WORLD CUP 2019
Bangladesh have a 2-1 lead in World Cups against the hosts in this tournament © Cricbuzz
Bangladesh had just beaten South Africa three days ago in the Super Eights. The team had already upset India in the group stages and there was belief when they walked out for the anthems at the Kensington Oval in Barbados. But England made light work of the Tigers’ top-order, after opting to bowl.
Mahmood, Panesar hand England four-wicket win ©Getty
“We’ll put Bangladesh under pressure and restrict them,” were Michael Vaughan’s words at the toss and his bowlers did blow away the top-order – there were as many as five single digit scores in the top six. Shakib Al Hasan waged a lone battle and scored a fifty, but all Bangladesh managed was a mere 143. Sajid Mahmood, who was retained despite a poor show against Australia in the previous game, topped the bowling charts with three wickets, while Monty Panesar, too, picked up three.
In reply, England did not have a smooth sail as Syed Rasel struck early to get Ian Bell, keeping a check on the scoring rate. Vaughan, Andrew Strauss and Kevin Pietersen threw away starts, but the middle-order ensured that England crossed the line with four wickets in hand.
Bangladesh triumphed over a deflated England in Chittagong, sending the Bangladesh crowd into a frenzy ©Getty
A penultimate-over win against the Netherlands, a tie against India, a shocking loss to Ireland and a nerve-wracking win over South Africa – England were having a very entertaining World Cup indeed.
Bangladesh came into the game after angry fans pelted stones at their team bus after their abysmal 58 all-out against the West Indies. This was a must-win game for them to survive in the tournament. They replaced Mohammad Ashraful with Mahmudullah as they chose to field. England were without the injured Kevin Pietersen as Eoin Morgan made his World Cup debut in England colours.
Jonathan Trott and Morgan – the only two batsmen to cross 18 – ensured England posted a decent 225 as Bangladesh made use of the slowness of the pitch to make regular inroads. Bangladesh, by then, had a decent batting line-up that could not be discounted. They believed 226 was well within their reach and the hopes rose with Tamim Iqbal getting them off to a signature flying start. Imrul Kayes dropped anchor after a couple of quick wickets which hurt Bangladesh. At 155/3, they looked great, well on their way to a glorious win.
However, Kayes’s run-out triggered a spectacular collapse of 14/5 and Bangladesh found themselves at 169/8. The general consensus was, that Bangladesh lacked big-match temperament. But Mahmudullah and Shafiul Islam were determined to get Bangladesh past the line. With 57 needed off 62 balls and just two wickets left, fans had already started to leave the stadium.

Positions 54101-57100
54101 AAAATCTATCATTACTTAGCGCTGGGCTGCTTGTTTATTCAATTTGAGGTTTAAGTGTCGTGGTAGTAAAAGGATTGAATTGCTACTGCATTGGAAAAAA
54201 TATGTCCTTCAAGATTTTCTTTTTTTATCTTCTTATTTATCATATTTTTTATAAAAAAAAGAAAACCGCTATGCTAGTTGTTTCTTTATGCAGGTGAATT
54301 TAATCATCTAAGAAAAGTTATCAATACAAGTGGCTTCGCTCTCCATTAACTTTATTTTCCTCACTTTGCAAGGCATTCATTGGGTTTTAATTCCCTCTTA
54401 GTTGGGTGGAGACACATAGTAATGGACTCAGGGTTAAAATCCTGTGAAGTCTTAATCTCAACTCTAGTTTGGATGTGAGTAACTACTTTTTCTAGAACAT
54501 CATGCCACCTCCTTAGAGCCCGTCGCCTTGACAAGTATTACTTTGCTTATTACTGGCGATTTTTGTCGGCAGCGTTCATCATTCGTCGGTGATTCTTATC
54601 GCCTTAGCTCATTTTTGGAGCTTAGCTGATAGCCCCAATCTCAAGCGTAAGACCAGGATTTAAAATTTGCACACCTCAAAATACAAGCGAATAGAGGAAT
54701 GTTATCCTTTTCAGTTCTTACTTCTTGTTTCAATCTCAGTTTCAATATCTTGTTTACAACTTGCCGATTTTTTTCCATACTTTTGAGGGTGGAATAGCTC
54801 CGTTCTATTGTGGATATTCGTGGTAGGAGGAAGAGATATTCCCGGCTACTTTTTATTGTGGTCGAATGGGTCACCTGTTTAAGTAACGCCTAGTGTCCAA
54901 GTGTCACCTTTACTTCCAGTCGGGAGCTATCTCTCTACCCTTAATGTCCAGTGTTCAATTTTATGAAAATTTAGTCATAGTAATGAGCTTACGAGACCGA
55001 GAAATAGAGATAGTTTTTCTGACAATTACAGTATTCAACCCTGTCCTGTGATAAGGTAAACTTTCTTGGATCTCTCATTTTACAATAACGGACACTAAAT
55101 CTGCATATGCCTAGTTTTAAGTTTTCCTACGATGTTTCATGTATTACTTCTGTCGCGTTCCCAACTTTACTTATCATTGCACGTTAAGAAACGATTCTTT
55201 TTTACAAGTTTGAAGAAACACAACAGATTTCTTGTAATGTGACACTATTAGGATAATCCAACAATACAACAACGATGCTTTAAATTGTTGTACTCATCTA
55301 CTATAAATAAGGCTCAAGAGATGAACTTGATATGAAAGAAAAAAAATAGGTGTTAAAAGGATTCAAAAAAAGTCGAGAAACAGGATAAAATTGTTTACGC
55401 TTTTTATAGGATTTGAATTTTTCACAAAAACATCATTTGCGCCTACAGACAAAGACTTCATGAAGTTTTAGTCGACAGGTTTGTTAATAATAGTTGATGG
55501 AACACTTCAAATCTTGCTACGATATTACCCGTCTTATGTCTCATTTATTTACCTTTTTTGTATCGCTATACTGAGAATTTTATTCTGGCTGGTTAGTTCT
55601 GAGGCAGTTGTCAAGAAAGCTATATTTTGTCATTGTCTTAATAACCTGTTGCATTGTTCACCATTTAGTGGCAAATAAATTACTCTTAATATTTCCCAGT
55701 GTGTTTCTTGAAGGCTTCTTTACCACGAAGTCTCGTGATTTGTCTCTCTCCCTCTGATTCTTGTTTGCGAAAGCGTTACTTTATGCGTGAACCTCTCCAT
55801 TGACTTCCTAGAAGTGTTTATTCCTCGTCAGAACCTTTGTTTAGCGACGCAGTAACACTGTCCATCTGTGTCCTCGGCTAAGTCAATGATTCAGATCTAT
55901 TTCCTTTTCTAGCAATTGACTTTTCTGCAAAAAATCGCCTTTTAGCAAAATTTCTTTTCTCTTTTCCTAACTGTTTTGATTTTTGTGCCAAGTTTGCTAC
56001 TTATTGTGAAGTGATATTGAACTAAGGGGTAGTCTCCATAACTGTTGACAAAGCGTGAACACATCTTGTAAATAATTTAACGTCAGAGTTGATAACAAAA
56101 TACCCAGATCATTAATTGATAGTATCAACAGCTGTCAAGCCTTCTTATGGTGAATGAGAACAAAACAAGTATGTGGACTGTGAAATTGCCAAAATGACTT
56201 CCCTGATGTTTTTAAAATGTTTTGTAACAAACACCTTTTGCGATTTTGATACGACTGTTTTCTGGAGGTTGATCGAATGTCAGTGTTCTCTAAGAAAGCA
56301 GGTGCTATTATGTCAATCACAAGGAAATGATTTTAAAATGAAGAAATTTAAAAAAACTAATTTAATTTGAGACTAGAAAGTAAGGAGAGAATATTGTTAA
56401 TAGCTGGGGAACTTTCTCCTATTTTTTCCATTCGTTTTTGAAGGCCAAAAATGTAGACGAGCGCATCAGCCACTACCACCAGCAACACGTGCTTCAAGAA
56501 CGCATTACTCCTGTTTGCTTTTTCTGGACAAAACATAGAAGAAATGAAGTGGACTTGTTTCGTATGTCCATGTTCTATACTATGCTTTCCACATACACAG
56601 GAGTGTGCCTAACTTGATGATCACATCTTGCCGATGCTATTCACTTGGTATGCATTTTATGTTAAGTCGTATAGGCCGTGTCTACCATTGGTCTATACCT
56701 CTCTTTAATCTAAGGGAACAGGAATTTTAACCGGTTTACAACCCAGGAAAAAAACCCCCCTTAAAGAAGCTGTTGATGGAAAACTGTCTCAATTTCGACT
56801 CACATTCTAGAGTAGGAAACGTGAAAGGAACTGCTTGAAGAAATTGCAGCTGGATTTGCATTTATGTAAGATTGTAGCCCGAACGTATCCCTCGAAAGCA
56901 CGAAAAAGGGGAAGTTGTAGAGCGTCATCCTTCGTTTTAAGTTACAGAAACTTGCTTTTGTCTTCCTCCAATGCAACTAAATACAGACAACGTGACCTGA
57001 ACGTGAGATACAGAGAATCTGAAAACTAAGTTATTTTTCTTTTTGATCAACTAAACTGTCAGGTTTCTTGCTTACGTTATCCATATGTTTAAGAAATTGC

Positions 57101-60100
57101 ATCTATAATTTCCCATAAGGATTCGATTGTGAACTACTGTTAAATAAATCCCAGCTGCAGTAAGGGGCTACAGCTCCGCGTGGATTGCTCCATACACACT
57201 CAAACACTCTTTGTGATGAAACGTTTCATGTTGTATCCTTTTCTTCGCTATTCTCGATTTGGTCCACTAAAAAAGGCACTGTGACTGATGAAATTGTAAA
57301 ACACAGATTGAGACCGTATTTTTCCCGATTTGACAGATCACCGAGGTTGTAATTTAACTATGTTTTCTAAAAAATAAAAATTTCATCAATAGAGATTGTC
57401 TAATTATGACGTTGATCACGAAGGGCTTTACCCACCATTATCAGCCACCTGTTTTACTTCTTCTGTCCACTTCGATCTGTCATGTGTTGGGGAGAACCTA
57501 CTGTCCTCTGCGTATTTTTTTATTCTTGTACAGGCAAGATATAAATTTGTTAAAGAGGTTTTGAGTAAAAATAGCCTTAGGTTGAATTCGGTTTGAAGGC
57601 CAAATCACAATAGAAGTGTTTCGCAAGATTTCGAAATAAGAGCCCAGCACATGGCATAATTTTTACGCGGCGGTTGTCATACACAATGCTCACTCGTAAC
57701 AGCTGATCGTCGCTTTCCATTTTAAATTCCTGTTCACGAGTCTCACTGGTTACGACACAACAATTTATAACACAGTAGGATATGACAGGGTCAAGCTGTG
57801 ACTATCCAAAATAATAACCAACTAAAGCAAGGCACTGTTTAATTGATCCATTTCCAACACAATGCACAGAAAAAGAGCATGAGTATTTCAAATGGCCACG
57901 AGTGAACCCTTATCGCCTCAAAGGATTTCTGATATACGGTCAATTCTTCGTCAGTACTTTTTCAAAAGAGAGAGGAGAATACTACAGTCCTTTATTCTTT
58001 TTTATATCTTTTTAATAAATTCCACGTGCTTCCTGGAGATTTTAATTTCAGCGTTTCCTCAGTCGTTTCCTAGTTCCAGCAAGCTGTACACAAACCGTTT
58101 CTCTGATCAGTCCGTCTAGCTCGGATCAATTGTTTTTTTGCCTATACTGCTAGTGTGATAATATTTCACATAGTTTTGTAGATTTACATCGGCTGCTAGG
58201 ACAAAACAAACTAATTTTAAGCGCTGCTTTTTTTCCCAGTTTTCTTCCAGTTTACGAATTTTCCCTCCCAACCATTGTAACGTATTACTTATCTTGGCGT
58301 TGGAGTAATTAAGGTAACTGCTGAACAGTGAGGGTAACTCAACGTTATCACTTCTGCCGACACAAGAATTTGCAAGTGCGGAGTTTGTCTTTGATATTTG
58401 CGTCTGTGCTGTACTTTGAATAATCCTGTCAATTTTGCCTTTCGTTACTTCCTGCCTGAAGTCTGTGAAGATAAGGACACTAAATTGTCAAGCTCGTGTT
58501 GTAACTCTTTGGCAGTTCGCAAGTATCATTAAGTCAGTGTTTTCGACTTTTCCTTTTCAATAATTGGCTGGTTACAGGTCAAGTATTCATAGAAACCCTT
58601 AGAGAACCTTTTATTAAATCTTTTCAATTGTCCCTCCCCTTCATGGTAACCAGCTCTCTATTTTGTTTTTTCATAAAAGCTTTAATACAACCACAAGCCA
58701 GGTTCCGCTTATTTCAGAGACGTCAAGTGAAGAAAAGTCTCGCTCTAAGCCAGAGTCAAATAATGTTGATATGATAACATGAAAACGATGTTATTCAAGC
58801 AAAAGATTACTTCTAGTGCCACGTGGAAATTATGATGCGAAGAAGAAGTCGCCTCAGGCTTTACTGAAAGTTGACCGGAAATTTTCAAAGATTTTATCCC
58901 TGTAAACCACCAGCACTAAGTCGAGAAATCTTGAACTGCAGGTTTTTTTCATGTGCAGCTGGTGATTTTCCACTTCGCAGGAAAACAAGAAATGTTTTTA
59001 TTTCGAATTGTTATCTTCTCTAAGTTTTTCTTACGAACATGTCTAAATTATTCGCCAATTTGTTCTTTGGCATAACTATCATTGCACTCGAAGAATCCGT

Shafiul, though, made a statement by opening his account with a cover drive, but a six lifted the mood in the dressing room. He had shown enough temperament to hang around. The duo were sensible enough to treat the bowling on merit and pick up the occasional boundary. With 22 runs needed off 24 balls, Shafiul struck a couple of boundaries to ease pressure and then he smacked James Anderson back over his head next over to bring it down to single digits.
Eventually, Mahmudullah hit the winning runs in the penultimate over to turn the English smiles upside down. It was indeed a spectacular 58-run unbeaten ninth wicket stand, to send Chittagong into a delirium.
Bangladesh caused a second successive World Cup upset against the England team in the 2015 tournament ©Getty
England came into the game with heavy defeats against Australia, New Zealand and Sri Lanka. Their only win of the tournament came against Scotland and they needed to beat Bangladesh to stay afloat. A bit of pre-game rain, humid conditions and a fresh pitch prompted Eoin Morgan to bowl first.
In a matter of minutes, James Anderson removed the openers, but a certain Mahmudullah weighed in. He got decent company from Soumya Sarkar, but it was his 141-run stand with Mushfiqur Rahim after Shakib’s departure that pushed England to the corner. Mahmudullah became the first Bangladeshi player to record a World Cup hundred and it was also his maiden ODI hundred. The team had made a very sizeable 275/7 in their quota of overs.
England were off to a positive start as Ian Bell held one end at the top of the order. However, Rubel Hossain struck twice in a space of 4 balls to dismiss a set Bell, before bouncing out Eoin Morgan for nought. England panicked and soon were down to 163/6 as the pacers made batsmen dance to their tunes.
Jos Buttler and Chris Woakes combined and threatened to put the game beyond Bangladesh’s reach, but Taskin Ahmed dismissed Buttler and Chris Jordan off successive balls to make it 38 needed from 24 balls. Woakes and Stuart Broad fought from there on.
Rubel, though, returned for his final over and knocked over Broad and Anderson with fast reverse-swinging deliveries as Bangladesh snatched the game by 15 runs knocking England out of the competition. Rubel lay flat on the ground to soak in everything and the team took a lap of honour for the support from the crowd. It was the first time that Bangladesh qualified for the knockout stages of the World Cup.